Businessman's life guided by strong beliefs
Walter Brethauer was a man who could fix just about anything — a car, a major appliance, even a church.
Over the years, the Ross resident repaired ambulances abroad and BMWs at home, founded a local lumber company, and brought a North Side church back from the brink.
Walter J. Brethauer died in Concordia of Fox Chapel, Cheswick, on Wednesday, Nov. 6, 2013, a day before his 93rd birthday.
Born in Troy Hill and a graduate of Perry High School, Mr. Brethauer was a conscientious objector during World War II who volunteered with the American Field Service. He served as an ambulance driver in North Africa, Italy and India, often repairing his vehicle in the middle of nowhere.
Longtime friend Sue Driver recalled how Mr. Brethauer and her late husband, friends since high school, unexpectedly reunited a few years later.
“Neither one knew the other had signed up with the American Field Service, where they both drove ambulances,” said Driver of Franklin Park. “Then they spotted each other one day on a street in Tripoli.”
With a bachelor's degree in forestry from Penn State, Mr. Brethauer returned from the war and worked as a timber estimator and sawmill manager in Alabama.
He and Martha Eayre, his wife of 67 years, married in Pittsburgh in 1946. The couple returned to the South for six years before coming back to this area for good in 1952.
Born into the Lutheran faith, Mr. Brethauer began attending Universalist churches later in life. He joined the Allegheny Unitarian Universalist Church in the early 1950s, which proved to be a trying time for the North Side church.
“There were rumors at the time that communists were meeting there, which caused a real schism. A lot of people left, and the church struggled for awhile,” said daughter Jill Brethauer of Gibsonia.
“But he wound up getting more active there, then leading a lot of the services and doing the sermons,” she said. The church, founded in 1906, survived and still plays an active role in the community.
When he closed his company, Brethauer Lumber Co., in 1962, he took a position installing audio/video equipment in area schools and hospitals.
When the family car gave out in 1969, Mr. Brethauer acquired a BMW Model 2002. He became one of the first BMW club members in the United States and taught himself how to repair the German-made car.
“He was a quick learner and a great guy,” said Mr. Brethauer's daughter. “But he had strong beliefs and lived his life accordingly.”
Aside from his wife and daughter, Mr. Brethauer is survived by a son, Charles, and another daughter, Janet Conroy. He was preceded in death by a brother, Louis.
Memorial services are pending. Arrangements are entrusted to Schellhaas Funeral Home and Cremation Services Ltd., Bakerstown. Tributes may be paid at www.schellhaasfh.com. In lieu of flowers, contributions may be made to AFS Intercultural Programs (International), 71 West 23rd St., 6th Floor, New York, NY 10010 and Allegheny Unitarian Universalist Church, 1110 Resaca Place, Pittsburgh, PA 15212.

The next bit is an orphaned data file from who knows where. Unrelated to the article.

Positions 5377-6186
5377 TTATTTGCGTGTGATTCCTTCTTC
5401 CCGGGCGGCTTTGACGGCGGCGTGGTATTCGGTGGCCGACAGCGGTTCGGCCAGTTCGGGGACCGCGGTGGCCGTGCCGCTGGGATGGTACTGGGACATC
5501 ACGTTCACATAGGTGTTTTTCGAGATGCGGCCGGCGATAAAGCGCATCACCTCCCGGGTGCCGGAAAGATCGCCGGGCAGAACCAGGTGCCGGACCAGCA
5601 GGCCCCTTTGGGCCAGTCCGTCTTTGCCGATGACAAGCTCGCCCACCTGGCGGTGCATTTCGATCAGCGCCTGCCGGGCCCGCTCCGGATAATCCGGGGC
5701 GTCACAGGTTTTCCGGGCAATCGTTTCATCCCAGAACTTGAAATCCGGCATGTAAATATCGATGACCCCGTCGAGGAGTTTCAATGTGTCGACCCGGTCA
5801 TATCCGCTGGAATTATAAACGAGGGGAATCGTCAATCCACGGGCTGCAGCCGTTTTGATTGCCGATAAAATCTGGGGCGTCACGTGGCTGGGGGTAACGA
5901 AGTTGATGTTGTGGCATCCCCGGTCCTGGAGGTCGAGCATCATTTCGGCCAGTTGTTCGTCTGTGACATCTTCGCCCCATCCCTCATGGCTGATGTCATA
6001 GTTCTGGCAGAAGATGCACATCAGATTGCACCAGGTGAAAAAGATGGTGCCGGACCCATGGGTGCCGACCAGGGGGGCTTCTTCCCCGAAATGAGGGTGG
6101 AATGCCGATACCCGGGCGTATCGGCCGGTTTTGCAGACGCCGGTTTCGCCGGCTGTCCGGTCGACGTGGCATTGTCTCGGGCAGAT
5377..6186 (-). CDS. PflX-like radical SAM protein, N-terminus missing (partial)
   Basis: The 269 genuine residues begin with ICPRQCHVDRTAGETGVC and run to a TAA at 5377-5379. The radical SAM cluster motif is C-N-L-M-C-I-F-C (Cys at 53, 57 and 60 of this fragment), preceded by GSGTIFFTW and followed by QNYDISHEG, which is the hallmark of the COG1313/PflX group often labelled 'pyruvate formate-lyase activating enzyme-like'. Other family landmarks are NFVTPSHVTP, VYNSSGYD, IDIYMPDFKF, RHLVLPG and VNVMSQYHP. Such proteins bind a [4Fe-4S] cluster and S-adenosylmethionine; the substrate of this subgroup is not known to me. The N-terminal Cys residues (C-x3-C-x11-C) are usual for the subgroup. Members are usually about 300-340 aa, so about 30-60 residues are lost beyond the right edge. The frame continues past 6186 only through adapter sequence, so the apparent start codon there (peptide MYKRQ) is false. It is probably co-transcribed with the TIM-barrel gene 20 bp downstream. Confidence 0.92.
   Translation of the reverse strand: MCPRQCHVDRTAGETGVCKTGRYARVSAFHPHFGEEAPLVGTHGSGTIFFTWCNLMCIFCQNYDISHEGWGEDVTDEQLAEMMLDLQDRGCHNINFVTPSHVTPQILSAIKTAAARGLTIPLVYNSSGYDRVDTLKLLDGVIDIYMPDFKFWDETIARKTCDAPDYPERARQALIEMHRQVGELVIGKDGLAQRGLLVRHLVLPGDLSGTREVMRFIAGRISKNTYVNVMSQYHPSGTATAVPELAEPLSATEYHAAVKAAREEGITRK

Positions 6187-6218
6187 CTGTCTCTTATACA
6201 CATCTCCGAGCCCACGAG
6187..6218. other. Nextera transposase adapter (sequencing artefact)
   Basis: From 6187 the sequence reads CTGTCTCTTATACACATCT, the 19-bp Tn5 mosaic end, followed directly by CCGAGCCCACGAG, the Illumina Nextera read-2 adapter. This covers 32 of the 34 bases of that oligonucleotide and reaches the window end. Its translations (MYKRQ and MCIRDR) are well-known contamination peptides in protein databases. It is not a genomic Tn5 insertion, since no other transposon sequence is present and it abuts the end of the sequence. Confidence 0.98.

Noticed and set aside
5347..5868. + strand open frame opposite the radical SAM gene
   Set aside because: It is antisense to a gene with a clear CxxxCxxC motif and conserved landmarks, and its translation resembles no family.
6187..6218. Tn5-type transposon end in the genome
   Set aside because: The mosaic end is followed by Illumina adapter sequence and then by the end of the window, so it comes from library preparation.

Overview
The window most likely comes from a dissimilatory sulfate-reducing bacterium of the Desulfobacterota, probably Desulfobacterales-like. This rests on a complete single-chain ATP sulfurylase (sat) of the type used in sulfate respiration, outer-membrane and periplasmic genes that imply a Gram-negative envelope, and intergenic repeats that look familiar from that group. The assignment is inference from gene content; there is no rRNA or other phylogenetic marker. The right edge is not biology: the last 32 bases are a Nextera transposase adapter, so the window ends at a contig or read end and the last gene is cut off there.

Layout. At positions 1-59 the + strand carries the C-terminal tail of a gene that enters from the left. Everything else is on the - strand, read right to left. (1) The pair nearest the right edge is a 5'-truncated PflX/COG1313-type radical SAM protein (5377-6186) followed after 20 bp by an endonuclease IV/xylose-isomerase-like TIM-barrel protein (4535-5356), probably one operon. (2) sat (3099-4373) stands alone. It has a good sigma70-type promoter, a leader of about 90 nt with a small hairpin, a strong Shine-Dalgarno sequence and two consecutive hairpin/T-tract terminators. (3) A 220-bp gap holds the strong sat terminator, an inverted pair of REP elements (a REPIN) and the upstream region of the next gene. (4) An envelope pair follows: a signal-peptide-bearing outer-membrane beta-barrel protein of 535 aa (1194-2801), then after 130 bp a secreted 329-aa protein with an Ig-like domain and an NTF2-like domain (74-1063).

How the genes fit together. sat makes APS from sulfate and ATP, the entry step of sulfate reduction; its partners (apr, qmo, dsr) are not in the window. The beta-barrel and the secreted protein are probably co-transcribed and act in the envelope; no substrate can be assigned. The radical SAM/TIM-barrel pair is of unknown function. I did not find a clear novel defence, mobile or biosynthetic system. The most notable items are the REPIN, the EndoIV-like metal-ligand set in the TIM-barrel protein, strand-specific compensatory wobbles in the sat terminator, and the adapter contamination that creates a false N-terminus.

Thomas Olson is a Trib Total Media staff writer. He can be reached at 412-320-7854 or at email@example.com.
Show commenting policy
TribLive commenting policy
You are solely responsible for your comments and by using TribLive.com you agree to our Terms of Service.
We moderate comments. Our goal is to provide substantive commentary for a general readership. By screening submissions, we provide a space where readers can share intelligent and informed commentary that enhances the quality of our news and information.
While most comments will be posted if they are on-topic and not abusive, moderating decisions are subjective. We will make them as carefully and consistently as we can. Because of the volume of reader comments, we cannot review individual moderation decisions with readers.
We value thoughtful comments representing a range of views that make their point quickly and politely. We make an effort to protect discussions from repeated comments either by the same reader or different readers.
We follow the same standards for taste as the daily newspaper. A few things we won't tolerate: personal attacks, obscenity, vulgarity, profanity (including expletives and letters followed by dashes), commercial promotion, impersonations, incoherence, proselytizing and SHOUTING. Don't include URLs to Web sites.
We do not edit comments. They are either approved or deleted. We reserve the right to edit a comment that is quoted or excerpted in an article. In this case, we may fix spelling and punctuation.
We welcome strong opinions and criticism of our work, but we don't want comments to become bogged down with discussions of our policies and we will moderate accordingly.
We appreciate it when readers and people quoted in articles or blog posts point out errors of fact or emphasis and will investigate all assertions. But these suggestions should be sent via e-mail. To avoid distracting other readers, we won't publish comments that suggest a correction. Instead, corrections will be made in a blog post or in an article.
- Home price gains slow for 6th-straight month
- Development plan helps Riverhounds Academy girls U15 team become national champs
- Liriano, Pirates beat Giants, inch closer to lead in NL Central
- Starkey: Would one big move kill Pirates’ future?
- Tech giants lead rush for profits in foreign countries
- Pirates inquire about Red Sox LHP Lester
- Steelers offensive linemen looking to build on strong 2013 finish
- Guido: Sujansky heads Plum Hall of Fame class of ’14
- Kittanning Elks turns into museum during Fort Armstrong fest
- McKeesport police arrest teen on gun charges
- Dying trees removed from Ford City park